New Delhi: The Reserve Bank of India’s internal working committee has recommended path-breaking reforms in the Indian banking sector, calling for participation of large Indian corporates and industrial house as promoters of banks.
The P.K. Mohanty-headed working group was set up in June to examine and review the extant licensing and regulatory guidelines relating to ownership and control, and corporate structure of Indian private sector banks.
“Large corporate/industrial houses may be allowed as promoters of banks only after necessary amendments to the Banking Regulations Act, 1949 to deal with connected lending and exposures between the banks and other financial and non-financial group entities; and strengthening of the supervisory mechanism for large conglomerates, including consolidated supervision,” the committee said in its report released by the RBI on Friday.
The suggestion is in line with evolving thinking that a liberal ownership structure, backed by strong regulation, would help in expanding the banking services in the country while getting the requisite investment from the corporate sector.
The RBI had remained reluctant to permit large corporate houses to promote banks as such a structure is seen to hamper free and fair operations of the banks while presenting a case for conflict of interest.
The NITI Aayog, on the other hand, had recently recommended to the government that long-term private capital should be allowed into the banking sector. It also suggested giving banking licences to select industrial houses.
In its report, the working group has also batted for conversion of well-run large non-banking Finance Companies (NBFCs, with an asset size of Rs 50,000 crore and above), including those which are owned by a corporate house, into banks, provided they have completed 10 years of operations and meet the due diligence criteria and satisfy other additional conditions.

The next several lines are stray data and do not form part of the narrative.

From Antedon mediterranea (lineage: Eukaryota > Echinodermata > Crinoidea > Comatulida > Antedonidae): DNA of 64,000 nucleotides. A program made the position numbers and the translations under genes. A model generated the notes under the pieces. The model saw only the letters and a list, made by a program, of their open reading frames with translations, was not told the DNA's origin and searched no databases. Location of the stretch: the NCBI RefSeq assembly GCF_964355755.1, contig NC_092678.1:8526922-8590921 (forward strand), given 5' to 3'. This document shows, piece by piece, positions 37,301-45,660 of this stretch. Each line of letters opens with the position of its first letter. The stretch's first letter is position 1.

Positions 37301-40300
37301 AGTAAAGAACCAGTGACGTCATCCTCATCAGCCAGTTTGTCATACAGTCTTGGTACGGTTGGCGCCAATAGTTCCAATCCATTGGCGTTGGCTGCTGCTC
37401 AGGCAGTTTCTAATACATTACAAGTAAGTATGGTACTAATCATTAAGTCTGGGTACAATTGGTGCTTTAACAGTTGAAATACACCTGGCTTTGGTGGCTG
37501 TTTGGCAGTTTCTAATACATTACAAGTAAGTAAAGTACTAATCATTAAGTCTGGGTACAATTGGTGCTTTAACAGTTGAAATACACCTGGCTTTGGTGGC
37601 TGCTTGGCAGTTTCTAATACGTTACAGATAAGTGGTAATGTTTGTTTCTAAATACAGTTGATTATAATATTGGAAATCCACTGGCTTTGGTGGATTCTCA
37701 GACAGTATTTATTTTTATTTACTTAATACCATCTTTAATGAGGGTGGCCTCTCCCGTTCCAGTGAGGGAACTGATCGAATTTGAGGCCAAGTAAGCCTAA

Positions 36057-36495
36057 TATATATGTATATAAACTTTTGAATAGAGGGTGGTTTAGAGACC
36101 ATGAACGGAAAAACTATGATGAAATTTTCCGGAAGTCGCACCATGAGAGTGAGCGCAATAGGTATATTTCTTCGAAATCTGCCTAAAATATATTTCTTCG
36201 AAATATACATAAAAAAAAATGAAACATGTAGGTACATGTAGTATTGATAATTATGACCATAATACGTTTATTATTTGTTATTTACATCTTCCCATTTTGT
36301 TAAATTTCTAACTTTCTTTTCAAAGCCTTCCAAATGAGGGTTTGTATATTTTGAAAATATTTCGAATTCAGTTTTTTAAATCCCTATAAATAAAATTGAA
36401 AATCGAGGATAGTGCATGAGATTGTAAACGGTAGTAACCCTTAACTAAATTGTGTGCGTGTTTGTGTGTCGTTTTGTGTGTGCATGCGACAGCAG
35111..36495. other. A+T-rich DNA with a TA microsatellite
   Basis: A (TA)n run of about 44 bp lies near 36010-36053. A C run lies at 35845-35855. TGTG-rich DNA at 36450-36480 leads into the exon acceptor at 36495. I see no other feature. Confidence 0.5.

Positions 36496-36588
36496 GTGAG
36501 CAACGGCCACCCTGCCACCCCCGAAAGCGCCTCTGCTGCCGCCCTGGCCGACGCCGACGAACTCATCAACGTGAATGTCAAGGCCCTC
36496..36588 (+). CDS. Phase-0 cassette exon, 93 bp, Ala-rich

With regard to the complex ownership structure that is place for the banking sector in India, the working group has recommended a more liberal structure that allows promoters to hold higher shareholding in private banks.
It has suggested that while the initial five year lock-in period for promoter shareholding in banks with a minimum holding of 40 per cent per cent of the paid-up voting equity share capital may continue, the cap on promoters’ stake in long run of 15 years may be raised from the current levels of 15 per cent to 26 per cent.
“This stipulation (26 per cent shareholding) should be uniform for all types of promoters and would mean that promoters, who have already diluted their holdings to below 26 per cent, will be permitted to raise it to 26 per cent of the paid-up voting equity share capital of the bank. The promoter, if he/she so desires, can choose to bring down holding to even below 26 per cent, any time after the lock-in period of five years,” the committee has said in its report.
As per current regulations, promoters of banks have to reduce their shareholding to 15 per cent level.
To provide further flexibility to promoters of private banks, the committee has said that no intermediate sub-targets between 5-15 years may be required for reduction in shareholding.
“However, at the time of issue of licences, the promoters may submit a dilution schedule which may be examined and approved by the Reserve Bank. The progress in achieving these agreed milestones must be periodically reported by the banks and shall be monitored by the Reserve Bank,” the committee said.